Guinea pigs develop cutaneous basophilia after repeated infestations by nymphs of the tick Amblyomma triste

Annals of the New York Academy of Sciences
F M S Otávio, G H Bechara


This study investigated the development of resistance in guinea pigs to nymphs of Amblyomma triste ticks after repeated infestations. Guinea pigs were infested thrice, at 30-day intervals, with 30 nymphs of A. triste per animal per infestation. Acquisition of resistance was evaluated by determining: nymph yielding rate, engorgement period, and weight. Skin biopsies of tick bite sites were collected at 24, 48, and 96 h after tick attachment for inflammatory cell counts. Engorged nymphs weighed 5.53 mg +/- 1.9 in re-infested hosts (56.6% less than in primary infestation) and took 6.9 days +/- 2.16 to feed in the third infestation (14.5% more than in the first infestation). Guinea pigs yielded 78%+/- 7.2 of nymphs in the re-infestation (11.6% less than in the primary infestation). In addition, a marked increase in basophil influx was observed from the first infestation onward; 69% of infiltrated cells were basophils in re-infested hosts 24 h after tick attachment. No basophils were seen at this time in primary infested animals. That number increased to 84.7% 48 h post attachment in re-infested hosts (73.2% more than in the primary infested ones) and decreased markedly 96 h post attachment in both groups (2.6% and 1% of basophils i...Continue Reading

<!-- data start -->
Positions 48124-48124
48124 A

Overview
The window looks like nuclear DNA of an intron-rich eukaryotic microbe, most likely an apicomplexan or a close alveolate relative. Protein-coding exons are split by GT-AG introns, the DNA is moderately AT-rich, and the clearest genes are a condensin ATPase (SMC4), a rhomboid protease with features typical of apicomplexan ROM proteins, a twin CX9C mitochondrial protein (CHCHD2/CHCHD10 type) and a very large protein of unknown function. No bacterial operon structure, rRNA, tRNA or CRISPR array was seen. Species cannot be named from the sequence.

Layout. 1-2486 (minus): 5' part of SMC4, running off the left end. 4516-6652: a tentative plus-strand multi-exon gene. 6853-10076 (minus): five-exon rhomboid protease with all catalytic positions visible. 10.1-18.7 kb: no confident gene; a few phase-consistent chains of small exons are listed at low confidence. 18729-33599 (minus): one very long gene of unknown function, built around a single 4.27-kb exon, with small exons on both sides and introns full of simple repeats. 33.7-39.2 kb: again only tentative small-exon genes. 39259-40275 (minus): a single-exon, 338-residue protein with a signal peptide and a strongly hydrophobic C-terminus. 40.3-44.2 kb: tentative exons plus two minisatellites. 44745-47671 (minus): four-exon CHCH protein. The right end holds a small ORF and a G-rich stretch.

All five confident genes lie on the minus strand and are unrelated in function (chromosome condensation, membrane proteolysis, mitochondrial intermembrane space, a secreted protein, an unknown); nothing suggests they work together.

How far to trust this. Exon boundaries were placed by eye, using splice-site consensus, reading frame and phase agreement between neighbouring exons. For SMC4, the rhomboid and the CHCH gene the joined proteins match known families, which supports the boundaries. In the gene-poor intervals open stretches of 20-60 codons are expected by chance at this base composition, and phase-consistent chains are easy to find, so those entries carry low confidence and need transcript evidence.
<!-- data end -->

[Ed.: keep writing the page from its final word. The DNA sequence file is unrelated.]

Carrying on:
Jan 1, 1996·Annual Review of Entomology·S K Wikel

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